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Born to be Grandmother

Ann Ray was born to be a grandmother and Grandmother was the name she chose when she was 47 years old and her first grandchild, my daughter, was born.  For the next 45 years, until her death last week, Husband’s mother lived and loved as Grandmother.  Her last fifteen years, she cherished being a great-grandmother and she smiled biggest when she hugged one of her great-grands.

            When I asked many years ago why she chose to be called Grandmother, because there are so many other name choices, she said, “Grandmother is the name on all the cards.”  Greeting cards were treasures.  She kept them close on the table beside the couch, displayed them on the fireplace mantle, and would say, “Did you see the cards I got?”

            Sending cards gave her even greater joy than receiving.  She knew the ages and interests of all twelve of her great-grands so she chose the perfect card for each.  When she said to me, “Look at this card I got for Samuel,” I knew she’d searched for a card with a picture of a boy and a basketball.  That’s how Grandmother loved. 

            She loved by doing.  Like making an extra recipe of strawberry fluff for family Christmas dinner so my daughter could take it home.  Daughter loved that fluff of Jello, Cool Whip, and crushed strawberries when she was young so even when she was the mother of five, Grandmother made extra.  Husband once said that he remembered eating salmon patties when he was a child so the next time there was a holiday family gathering, Grandmother served fried salmon patties along with the traditional turkey and ham.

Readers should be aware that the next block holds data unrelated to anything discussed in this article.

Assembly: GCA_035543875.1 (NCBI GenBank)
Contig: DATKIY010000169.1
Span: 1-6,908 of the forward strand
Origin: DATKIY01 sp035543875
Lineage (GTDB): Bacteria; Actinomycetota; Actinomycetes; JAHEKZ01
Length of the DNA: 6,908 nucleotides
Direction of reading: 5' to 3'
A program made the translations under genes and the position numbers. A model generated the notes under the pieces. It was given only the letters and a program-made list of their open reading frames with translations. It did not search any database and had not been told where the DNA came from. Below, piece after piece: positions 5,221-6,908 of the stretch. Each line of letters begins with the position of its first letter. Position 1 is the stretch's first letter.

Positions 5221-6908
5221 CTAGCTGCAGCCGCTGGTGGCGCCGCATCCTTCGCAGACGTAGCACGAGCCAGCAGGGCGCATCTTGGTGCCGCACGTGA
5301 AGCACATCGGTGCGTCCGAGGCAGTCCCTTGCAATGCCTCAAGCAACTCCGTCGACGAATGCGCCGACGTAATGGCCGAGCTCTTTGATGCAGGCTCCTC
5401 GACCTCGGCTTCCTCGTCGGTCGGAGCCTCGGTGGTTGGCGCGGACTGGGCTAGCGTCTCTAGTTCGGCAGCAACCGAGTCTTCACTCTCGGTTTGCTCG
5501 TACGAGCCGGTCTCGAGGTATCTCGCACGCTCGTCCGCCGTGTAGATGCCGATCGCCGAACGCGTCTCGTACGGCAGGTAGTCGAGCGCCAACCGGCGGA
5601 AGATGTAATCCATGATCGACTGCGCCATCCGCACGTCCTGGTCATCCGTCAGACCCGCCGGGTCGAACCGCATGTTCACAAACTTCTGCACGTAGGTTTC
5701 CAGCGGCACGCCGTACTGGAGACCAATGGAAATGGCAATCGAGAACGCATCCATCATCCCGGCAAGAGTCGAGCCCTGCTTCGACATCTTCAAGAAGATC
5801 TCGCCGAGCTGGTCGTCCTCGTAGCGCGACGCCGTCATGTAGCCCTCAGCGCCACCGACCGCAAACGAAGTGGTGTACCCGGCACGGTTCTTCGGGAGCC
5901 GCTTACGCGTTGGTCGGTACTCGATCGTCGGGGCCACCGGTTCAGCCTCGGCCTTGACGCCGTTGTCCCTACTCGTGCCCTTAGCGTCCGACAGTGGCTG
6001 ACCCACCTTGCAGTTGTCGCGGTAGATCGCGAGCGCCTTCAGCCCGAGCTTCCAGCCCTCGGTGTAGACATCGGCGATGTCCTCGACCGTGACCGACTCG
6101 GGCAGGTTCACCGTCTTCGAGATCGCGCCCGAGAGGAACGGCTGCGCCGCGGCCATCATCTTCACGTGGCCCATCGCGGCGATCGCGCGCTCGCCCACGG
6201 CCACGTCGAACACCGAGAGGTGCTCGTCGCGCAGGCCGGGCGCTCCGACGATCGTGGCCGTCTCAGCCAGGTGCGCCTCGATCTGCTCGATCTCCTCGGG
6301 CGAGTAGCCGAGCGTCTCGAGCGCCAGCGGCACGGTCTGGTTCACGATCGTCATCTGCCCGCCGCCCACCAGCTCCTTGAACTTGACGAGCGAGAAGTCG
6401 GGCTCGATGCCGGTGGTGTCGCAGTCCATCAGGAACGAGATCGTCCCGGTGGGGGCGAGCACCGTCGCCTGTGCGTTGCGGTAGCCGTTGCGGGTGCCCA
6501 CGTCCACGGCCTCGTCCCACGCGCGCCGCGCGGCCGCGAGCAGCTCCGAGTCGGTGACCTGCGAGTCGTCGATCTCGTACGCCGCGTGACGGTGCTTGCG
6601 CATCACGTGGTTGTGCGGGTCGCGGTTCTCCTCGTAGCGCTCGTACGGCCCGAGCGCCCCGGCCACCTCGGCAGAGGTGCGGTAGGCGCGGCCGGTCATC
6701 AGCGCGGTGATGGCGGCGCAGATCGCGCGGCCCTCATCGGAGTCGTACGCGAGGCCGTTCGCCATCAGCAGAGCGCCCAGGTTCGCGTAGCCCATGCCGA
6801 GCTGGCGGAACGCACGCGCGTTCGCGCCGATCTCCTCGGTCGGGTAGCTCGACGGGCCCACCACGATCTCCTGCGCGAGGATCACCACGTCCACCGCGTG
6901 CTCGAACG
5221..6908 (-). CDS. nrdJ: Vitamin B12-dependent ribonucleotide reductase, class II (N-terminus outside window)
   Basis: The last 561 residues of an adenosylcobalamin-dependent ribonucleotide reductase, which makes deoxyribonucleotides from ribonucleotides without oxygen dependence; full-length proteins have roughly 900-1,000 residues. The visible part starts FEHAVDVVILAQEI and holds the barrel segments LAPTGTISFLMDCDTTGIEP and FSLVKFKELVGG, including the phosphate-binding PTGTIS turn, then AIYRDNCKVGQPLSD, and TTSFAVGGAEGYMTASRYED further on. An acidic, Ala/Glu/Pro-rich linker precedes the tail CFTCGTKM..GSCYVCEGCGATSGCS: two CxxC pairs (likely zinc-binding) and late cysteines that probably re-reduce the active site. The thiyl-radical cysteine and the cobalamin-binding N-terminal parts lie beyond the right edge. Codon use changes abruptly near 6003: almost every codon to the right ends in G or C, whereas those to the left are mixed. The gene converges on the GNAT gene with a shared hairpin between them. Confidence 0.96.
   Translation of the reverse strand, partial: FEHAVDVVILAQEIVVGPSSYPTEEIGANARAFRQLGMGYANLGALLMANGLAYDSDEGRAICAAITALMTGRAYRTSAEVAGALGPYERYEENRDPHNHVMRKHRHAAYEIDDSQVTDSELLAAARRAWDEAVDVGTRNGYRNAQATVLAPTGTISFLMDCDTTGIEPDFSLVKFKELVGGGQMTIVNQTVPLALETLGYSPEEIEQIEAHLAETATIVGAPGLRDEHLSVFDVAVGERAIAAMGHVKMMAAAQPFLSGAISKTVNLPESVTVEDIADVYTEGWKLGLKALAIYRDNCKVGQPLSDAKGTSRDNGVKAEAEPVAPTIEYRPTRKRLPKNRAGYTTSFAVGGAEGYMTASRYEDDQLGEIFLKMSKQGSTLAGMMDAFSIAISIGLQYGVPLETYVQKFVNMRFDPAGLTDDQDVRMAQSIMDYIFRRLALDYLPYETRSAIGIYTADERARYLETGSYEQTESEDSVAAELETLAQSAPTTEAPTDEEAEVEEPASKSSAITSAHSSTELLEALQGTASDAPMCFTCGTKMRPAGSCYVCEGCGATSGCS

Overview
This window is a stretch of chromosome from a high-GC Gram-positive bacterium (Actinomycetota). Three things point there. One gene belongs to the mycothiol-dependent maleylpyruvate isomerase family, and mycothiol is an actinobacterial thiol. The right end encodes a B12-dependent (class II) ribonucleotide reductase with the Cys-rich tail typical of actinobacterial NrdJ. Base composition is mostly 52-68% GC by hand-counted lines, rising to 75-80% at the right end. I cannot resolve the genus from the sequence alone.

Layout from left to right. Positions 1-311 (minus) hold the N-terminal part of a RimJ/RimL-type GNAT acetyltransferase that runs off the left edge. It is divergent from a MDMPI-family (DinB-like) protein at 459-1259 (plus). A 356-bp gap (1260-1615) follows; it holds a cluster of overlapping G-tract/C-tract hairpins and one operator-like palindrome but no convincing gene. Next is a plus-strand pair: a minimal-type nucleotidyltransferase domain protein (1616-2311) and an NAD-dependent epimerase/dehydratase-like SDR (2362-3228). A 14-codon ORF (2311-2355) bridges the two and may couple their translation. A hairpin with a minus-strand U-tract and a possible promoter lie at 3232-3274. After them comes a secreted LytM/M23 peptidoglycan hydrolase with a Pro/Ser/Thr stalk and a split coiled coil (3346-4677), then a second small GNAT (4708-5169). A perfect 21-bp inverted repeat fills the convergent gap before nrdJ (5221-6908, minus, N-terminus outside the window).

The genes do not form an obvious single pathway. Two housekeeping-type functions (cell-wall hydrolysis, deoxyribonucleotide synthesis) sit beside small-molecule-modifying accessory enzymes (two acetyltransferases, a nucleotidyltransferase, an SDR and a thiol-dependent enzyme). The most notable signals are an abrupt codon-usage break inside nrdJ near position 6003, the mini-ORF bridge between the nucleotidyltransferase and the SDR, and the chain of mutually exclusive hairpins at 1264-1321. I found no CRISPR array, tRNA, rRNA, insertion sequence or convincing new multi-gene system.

All who loved her have gifts that Grandmother chose or made just for us.  I treasure my cross-stitch sampler.  It’s black with pastel flowers and states: 1983, Susan Ray, Her Sampler.  We in-laws were hers just as her four children who she had diapered and burped.

            Two weeks ago, while Grandmother and I sat rocking on her carport, she said, “Susan, I didn’t think I’d ever be like this.  Not able to get up and do what I want.”  She paused, looking at the sky. “But I guess I’m doing pretty good.  I live by myself.  I can get dressed and talk to people on the phone.” 

            A widow for eleven years, Grandmother lived alone in the home where she and Grandfather raised their four children.  Until a few months ago, she drove to the grocery store and to her hairdresser’s shop every Thursday and to church on Sunday mornings. 

            She was determined to not be, in her words, ‘a problem to anybody.’  Even in death, she wasn’t. When she didn’t answer her phone, her daughter went to her home and found Grandmother sitting in her favorite corner of her couch and holding a TV remote, her head resting on her chest.  That afternoon she appeared to have fallen asleep and taken her last breath.              Grandmother blessed with her love, her gifts, her cards, and she chose the perfect name. We all, sometimes even her children, called her Grandmother.


5 Responses

  1. Wonderful memories ❤️

    Kat Rust Bobkatsr@gmail.com



  2. Susan, this brings back so many memories….Your words are wonderful…Love to all of you….


  3. What a wonderful legacy Ann has left for her family. She was truly a sweet and gracious lady. I’m sure she is rejoicing in heaven with Jess and all the rest of her family! Love and prayers for you all as I know you will miss her sweet smile. So sorry I was u able to attend the services.
    Glenda Newsom

    Liked by 1 person

  4. Thank you for sharing your beautiful memories of “Grandmother.” What a treasure to have been so blessed with such a caring example in your family!


  5. Thank you, Jan. I looked at your blog and hope to read your posts at a later time.


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